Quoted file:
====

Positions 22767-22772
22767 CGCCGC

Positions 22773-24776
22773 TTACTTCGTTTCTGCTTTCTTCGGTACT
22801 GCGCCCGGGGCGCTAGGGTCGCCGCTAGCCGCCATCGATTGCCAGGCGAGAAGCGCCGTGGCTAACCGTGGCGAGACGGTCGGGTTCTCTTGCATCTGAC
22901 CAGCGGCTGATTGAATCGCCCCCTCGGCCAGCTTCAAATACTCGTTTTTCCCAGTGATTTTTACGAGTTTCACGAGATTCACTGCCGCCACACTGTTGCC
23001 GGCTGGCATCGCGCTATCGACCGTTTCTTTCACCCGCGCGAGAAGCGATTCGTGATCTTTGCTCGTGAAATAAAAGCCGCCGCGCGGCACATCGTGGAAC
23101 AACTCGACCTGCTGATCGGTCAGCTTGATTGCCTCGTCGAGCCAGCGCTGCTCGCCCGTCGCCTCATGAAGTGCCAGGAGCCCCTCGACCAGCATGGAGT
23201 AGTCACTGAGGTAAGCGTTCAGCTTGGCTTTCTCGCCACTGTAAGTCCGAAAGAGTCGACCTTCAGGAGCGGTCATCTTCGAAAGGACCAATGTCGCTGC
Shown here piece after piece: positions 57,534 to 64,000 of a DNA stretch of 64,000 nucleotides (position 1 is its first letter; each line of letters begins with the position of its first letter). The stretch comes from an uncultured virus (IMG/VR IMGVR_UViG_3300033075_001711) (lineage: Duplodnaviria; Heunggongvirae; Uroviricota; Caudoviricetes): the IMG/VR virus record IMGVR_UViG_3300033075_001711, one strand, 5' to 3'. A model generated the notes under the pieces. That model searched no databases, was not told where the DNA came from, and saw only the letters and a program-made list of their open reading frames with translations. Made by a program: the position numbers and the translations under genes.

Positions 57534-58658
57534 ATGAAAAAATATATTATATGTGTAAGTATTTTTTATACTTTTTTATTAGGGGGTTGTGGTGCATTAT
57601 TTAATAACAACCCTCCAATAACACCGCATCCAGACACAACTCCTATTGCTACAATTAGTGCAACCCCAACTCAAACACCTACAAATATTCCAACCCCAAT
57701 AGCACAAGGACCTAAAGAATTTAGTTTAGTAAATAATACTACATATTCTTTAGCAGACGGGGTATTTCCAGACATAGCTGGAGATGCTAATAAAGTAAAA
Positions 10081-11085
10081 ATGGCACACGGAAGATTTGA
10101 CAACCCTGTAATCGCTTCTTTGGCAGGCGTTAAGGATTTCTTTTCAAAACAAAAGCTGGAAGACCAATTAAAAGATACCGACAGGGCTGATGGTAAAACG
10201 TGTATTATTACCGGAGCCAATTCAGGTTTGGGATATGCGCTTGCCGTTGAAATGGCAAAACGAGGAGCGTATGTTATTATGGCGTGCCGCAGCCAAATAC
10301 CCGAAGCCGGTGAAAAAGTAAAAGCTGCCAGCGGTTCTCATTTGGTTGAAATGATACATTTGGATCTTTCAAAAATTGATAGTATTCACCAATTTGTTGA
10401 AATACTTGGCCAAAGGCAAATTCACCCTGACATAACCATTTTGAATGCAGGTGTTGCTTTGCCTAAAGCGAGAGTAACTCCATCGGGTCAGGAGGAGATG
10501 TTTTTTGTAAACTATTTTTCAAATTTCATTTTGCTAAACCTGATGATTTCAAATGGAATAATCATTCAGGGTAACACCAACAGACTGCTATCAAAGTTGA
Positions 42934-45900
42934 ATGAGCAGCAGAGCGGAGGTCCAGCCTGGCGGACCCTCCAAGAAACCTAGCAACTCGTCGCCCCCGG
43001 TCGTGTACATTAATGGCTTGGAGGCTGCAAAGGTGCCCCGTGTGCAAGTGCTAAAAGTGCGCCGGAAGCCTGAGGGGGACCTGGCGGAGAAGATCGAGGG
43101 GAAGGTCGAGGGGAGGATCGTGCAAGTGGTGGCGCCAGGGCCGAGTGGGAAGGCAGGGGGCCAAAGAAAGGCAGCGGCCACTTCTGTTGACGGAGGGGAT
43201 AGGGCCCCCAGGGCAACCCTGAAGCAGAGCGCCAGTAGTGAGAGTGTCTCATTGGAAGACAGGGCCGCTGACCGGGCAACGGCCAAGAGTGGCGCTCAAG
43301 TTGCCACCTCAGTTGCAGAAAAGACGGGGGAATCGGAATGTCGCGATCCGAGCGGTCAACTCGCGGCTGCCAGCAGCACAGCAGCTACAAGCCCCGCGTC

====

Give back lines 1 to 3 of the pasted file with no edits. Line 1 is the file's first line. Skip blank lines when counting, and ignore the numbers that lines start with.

Positions 22767-22772
22767 CGCCGC

Positions 22773-24776